While I still believe that Senator Harris is the strongest candidate to win in the General Election in 2020, I no longer have confidence in our campaign or its leadership. The treatment of our staff over the last two weeks was the final straw in this very difficult decision.

She states that she still believes in the candidate, but not in the campaign or its leadership. The poor treatment of the staff is not the real issue, but a symptom of poor leadership. As we move into the logos of this letter, we have two possible enthymemes. One might be

  • Successful presidential campaigns require dedicated and talented staff.
  • Successful presidential campaigns treat their staff well.
  • The Kamala Harris campaign does not treat its staff well.
  • Therefore, the Kamala Harris campaign is not a successful campaign.

That makes it all about the staff. The implied recommendation would be to treat the staff better to have a better result.

The Second Paragraph

However, at the end of the second paragraph, a paragraph that resonates with the word “unacceptable,” she writes,

It is unacceptable that with less than 90 days until Iowa we still do not have a real plan to win. Our campaign For the People is made up of diverse talent which is being squandered by indecision and a lack of “leaders who will lead.”

We might write this enthymeme as follows

  • Successful presidential campaigns require decisive leaders with a real plan.
  • Decisive leaders with a plan use their staff resources well.
  • The Kamala Harris campaign does not use its staff well.
  • Therefore the Kamala Harris campaign needs decisive leaders.

The rhetorically interesting issue here is why focus on the issue of the treatment of the staff when the real issue is about leadership? This is the kind of issue that is often missed when a student is simply focused on finding instances of ethos, pathos, and logos. The writer is using a sub-issue to get at the more difficult issue from an indirect perspective. The text provides one enthymeme, but another is lurking behind it.

The Third Paragraph

The third paragraph continues to focus on staff morale, trusting in the expertise of the staff, and listening to honest feedback. But mixed in are references to the campaign manager and the campaign chair (the candidate’s sister Maya) who have not addressed the staff “to explain, apologize, or reassure us of the decisions being made and the path forward,” and have refused to confront mistakes.

The Fourth Paragraph

In the final paragraph, the writer says that she hopes that her departure “might result in some serious consideration of our structure, our goals, our internal communications and what our organizational values are.” She does not say who should be doing this consideration. The letter is addressed “To whom it may concern,” not to the campaign manager or chair. She has already indicated in the first paragraph that she does not have confidence in their leadership. It is unlikely that she thinks her resignation will change their capabilities. I think a case could be made that the actual intended audience for this letter is the candidate herself, Kamala Harris, and that this is a plea that she fire both Maya Harris, her sister, and Juan Rodriguez, the campaign manager. What happened instead is that Kamala Harris ended her campaign.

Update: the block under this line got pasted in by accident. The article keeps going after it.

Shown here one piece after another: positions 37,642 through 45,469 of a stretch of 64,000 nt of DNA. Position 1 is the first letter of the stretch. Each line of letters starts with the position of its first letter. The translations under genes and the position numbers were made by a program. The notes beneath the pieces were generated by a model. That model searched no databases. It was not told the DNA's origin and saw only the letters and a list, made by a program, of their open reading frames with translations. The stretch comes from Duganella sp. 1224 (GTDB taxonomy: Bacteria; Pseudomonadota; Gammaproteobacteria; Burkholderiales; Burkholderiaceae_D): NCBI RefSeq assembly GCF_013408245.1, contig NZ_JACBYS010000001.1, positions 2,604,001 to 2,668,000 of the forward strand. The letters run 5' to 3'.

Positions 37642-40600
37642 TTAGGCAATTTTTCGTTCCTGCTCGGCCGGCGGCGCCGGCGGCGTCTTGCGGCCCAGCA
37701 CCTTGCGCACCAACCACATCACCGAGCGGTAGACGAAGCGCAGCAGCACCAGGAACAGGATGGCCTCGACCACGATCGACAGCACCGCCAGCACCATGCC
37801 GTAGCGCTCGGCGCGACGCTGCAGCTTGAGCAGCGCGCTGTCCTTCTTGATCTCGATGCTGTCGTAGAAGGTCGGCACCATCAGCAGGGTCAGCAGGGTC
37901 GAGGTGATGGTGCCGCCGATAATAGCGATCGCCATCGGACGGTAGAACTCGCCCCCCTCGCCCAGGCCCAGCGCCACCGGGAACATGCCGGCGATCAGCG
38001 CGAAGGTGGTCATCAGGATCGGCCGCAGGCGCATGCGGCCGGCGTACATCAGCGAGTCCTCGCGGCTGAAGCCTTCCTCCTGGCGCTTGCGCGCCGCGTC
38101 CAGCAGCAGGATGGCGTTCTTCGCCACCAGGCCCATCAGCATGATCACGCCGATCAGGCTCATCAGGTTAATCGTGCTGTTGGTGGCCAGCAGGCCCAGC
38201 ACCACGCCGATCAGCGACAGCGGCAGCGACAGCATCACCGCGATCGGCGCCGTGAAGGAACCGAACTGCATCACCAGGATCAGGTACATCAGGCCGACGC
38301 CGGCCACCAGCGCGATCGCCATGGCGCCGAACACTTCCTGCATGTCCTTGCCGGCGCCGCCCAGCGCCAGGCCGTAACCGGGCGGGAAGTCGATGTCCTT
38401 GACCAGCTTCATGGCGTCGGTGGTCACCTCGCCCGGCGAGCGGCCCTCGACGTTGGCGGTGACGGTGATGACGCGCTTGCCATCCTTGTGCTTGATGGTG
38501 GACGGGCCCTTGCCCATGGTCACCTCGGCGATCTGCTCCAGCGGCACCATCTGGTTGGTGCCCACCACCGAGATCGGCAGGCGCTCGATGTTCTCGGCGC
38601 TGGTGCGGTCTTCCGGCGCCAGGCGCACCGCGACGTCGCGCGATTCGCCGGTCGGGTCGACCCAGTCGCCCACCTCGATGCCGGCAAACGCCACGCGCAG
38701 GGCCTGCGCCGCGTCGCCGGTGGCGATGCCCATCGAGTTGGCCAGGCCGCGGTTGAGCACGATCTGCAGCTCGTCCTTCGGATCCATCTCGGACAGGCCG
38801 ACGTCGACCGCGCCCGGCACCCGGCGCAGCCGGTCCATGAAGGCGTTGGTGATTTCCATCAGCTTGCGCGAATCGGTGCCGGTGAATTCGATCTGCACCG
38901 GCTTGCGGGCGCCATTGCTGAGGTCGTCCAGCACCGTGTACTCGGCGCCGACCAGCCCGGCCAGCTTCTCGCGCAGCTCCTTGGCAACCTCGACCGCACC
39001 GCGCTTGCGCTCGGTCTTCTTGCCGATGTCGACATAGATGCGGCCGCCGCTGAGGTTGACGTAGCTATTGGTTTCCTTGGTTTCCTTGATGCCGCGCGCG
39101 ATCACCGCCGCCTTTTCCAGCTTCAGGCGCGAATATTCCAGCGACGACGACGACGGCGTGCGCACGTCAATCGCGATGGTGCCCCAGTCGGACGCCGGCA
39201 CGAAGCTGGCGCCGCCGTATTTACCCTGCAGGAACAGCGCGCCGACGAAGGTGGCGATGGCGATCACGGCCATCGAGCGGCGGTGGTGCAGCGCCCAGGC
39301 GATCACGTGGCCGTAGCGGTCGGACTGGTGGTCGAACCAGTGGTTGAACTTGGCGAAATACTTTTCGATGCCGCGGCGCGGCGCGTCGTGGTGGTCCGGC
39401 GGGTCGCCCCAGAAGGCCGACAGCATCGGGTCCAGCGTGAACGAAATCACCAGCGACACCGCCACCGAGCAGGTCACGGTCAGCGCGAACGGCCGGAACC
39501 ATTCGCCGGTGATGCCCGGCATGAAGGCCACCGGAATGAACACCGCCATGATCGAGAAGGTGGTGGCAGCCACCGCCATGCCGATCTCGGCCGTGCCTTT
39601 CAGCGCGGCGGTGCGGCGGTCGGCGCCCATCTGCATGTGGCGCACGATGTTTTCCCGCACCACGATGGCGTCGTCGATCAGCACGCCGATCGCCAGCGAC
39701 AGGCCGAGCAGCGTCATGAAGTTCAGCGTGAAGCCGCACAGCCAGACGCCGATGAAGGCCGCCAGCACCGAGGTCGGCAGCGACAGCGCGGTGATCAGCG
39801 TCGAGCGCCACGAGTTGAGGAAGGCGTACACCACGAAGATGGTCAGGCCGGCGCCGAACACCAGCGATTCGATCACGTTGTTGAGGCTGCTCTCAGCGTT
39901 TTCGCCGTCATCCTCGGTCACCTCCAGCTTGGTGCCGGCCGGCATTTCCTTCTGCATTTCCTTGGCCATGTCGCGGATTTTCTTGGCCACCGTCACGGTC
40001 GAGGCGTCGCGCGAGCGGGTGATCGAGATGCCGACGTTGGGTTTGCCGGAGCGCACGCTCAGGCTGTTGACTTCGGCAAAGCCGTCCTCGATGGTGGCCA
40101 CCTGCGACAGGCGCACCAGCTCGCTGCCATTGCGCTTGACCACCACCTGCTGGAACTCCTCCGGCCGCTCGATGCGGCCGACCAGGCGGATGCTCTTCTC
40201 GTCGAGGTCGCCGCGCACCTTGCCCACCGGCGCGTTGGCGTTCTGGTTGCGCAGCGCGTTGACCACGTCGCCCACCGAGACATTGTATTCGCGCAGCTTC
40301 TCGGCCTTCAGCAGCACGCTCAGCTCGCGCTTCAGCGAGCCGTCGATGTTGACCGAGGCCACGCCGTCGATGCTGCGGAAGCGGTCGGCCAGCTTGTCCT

Conclusions

What comes out of this analysis is a tension between what the text says and what it does. This tension is designed into the document. The concern for the welfare of the staff is an acceptable theme. A direct attack on the competence of the campaign leadership is much less likely to provoke the desired result. It’s all about rhetorical strategy. Notice also that the rhetorical précis doesn’t get at this. The précis is about the surface, while the in-depth analysis gets at what is really going on. But the précis is a good starting point.

In this analysis, I have been using Aristotle’s three appeals and the concept of the enthymeme, which is the main component of logos, at least for Aristotle. I also noted the repetition of variations of “it’s unacceptable” in the second paragraph, a kind of anaphora or repetition.

However, we could also invoke kairos at this point. This resignation comes at a crucial point in the campaign, a point that comes in most campaigns, where things are not going well and money is short. Money for a campaign is a chicken and egg sort of problem. More money can mean more success, which can lead to more money. However, this campaign is in a downward spiral in polls and in donations. Drastic measures and brilliant leadership will be necessary to turn things around. Kelly Mehlenbacher doesn’t see that happening. It’s time for her to leave.

Works Cited

Martin, Jonathan, Astead W. Herndon and Alexander Burns. “How Kamala Harris’s Campaign Unravelled.” New York Times, 29 Nov. 2019, https://www.nytimes.com/2019/11/29/us/politics/kamala-harris-2020.html. Accessed 18 Dec. 2019.

Woodworth, Margaret K. “The Rhetorical Précis.” Rhetoric Review 7 (1988): 156-64. Print.